What you do in an internship can vary greatly depending on which type you have. Some involve more hands-on work on company projects, while others include more basic administrative tasks.
To understand what kind of tasks you’ll be working on, you can look at the job description, read reviews (if they’re available online), and ask the hiring manager or recruiter directly during your interview.
Some examples of internship tasks include:
- Researching company competitors
- Performing data entry and entry-level data analysis
- Updating the company’s social media
- Drafting internal communications, such as company emails or announcements
- Contributing to team meetings and brainstorming sessions
- Coordinating or helping plan company events
- Performing basic customer service or outreach
You might also perform tasks related directly to professional development and growth, like:
- Shadowing a team member, either in their day-to-day work or in client meetings
- Attending talks or presentations from senior leadership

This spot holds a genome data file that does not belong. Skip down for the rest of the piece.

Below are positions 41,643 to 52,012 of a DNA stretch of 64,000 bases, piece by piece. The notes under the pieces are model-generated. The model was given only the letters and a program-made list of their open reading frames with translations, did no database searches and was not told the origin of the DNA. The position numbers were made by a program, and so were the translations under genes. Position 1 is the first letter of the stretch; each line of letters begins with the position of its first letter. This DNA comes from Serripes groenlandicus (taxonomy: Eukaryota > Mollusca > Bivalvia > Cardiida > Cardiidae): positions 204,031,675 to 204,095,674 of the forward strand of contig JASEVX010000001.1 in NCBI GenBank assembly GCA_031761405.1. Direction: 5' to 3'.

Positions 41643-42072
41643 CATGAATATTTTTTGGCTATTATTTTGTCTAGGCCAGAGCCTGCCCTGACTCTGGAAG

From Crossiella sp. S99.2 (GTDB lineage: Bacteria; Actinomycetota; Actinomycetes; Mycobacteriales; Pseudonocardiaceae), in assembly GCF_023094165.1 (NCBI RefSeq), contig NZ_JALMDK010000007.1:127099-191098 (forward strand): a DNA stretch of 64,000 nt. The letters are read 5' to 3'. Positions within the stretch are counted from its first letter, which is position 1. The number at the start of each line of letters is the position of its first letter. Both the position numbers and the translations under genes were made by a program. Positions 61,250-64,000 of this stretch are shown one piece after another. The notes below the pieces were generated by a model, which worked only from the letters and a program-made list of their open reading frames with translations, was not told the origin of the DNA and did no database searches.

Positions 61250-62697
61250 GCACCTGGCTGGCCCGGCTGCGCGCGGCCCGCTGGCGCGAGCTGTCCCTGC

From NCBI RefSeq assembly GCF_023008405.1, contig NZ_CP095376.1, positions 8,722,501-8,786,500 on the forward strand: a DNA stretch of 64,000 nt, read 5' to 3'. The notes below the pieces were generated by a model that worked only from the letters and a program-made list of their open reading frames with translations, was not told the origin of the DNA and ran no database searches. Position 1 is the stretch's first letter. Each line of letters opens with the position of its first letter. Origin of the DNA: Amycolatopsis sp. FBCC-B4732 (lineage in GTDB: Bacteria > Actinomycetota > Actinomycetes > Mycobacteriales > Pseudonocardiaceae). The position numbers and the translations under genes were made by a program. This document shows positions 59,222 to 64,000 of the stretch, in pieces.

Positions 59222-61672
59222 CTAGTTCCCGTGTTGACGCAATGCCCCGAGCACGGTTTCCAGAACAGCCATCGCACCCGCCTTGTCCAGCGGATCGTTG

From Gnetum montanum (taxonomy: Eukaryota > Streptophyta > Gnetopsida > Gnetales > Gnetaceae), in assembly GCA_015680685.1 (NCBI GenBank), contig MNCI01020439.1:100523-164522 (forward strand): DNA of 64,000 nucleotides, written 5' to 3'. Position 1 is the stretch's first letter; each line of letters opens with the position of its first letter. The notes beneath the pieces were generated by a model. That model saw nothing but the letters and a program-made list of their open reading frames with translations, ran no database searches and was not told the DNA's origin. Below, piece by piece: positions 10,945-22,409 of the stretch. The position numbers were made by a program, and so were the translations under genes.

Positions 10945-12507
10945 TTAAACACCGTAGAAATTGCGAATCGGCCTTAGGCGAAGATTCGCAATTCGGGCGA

- Participating in mentorship sessions
Why Do Companies Offer Internships?
Internships don’t just benefit interns, but the company, too! While a company has to put in the effort to source, hire, and train interns, organizations get entry-level employees who can do basic tasks that more advanced employees might want to spend less time on.
Yet it’s more than handing over work that may be below current employees’ pay grade. Many companies use their internship programs to source employees for their entry-level positions. It’s enticing to hire an employee who is already familiar with the organization’s mission, values, and goals, and who already has the skill set to do the job.
“[Internships] demonstrate that the candidate has some practical experience in the company’s field and is better prepared to succeed in a professional setting,” says Matthew Warzel, certified professional resume writer and former Fortune 500 recruiter.
Why Should I Do an Internship?
An internship requires time, effort, and professionalism — not just to apply for one, but to successfully complete it and make it worthwhile. So, why do an internship? There are numerous benefits.